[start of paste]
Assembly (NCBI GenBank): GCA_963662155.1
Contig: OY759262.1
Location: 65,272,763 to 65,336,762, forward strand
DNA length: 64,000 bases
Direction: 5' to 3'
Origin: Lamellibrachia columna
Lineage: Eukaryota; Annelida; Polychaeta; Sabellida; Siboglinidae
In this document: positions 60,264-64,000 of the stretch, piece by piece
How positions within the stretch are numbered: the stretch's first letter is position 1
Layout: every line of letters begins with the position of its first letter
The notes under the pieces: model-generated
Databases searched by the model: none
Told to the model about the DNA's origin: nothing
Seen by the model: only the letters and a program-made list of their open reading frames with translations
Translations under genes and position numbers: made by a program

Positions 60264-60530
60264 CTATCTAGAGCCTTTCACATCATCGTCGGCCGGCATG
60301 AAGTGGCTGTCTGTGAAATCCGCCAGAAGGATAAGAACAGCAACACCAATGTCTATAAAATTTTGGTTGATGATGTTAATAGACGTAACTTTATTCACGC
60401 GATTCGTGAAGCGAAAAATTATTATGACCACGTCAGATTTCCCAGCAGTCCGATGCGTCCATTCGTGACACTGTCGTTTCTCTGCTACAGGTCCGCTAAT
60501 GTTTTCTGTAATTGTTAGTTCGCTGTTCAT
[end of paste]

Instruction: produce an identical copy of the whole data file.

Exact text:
Assembly (NCBI GenBank): GCA_963662155.1
Contig: OY759262.1
Location: 65,272,763 to 65,336,762, forward strand
DNA length: 64,000 bases
Direction: 5' to 3'
Origin: Lamellibrachia columna
Lineage: Eukaryota; Annelida; Polychaeta; Sabellida; Siboglinidae
In this document: positions 60,264-64,000 of the stretch, piece by piece
How positions within the stretch are numbered: the stretch's first letter is position 1
Layout: every line of letters begins with the position of its first letter
The notes under the pieces: model-generated
Databases searched by the model: none
Told to the model about the DNA's origin: nothing
Seen by the model: only the letters and a program-made list of their open reading frames with translations
Translations under genes and position numbers: made by a program

Positions 60264-60530
60264 CTATCTAGAGCCTTTCACATCATCGTCGGCCGGCATG
60301 AAGTGGCTGTCTGTGAAATCCGCCAGAAGGATAAGAACAGCAACACCAATGTCTATAAAATTTTGGTTGATGATGTTAATAGACGTAACTTTATTCACGC
60401 GATTCGTGAAGCGAAAAATTATTATGACCACGTCAGATTTCCCAGCAGTCCGATGCGTCCATTCGTGACACTGTCGTTTCTCTGCTACAGGTCCGCTAAT
60501 GTTTTCTGTAATTGTTAGTTCGCTGTTCAT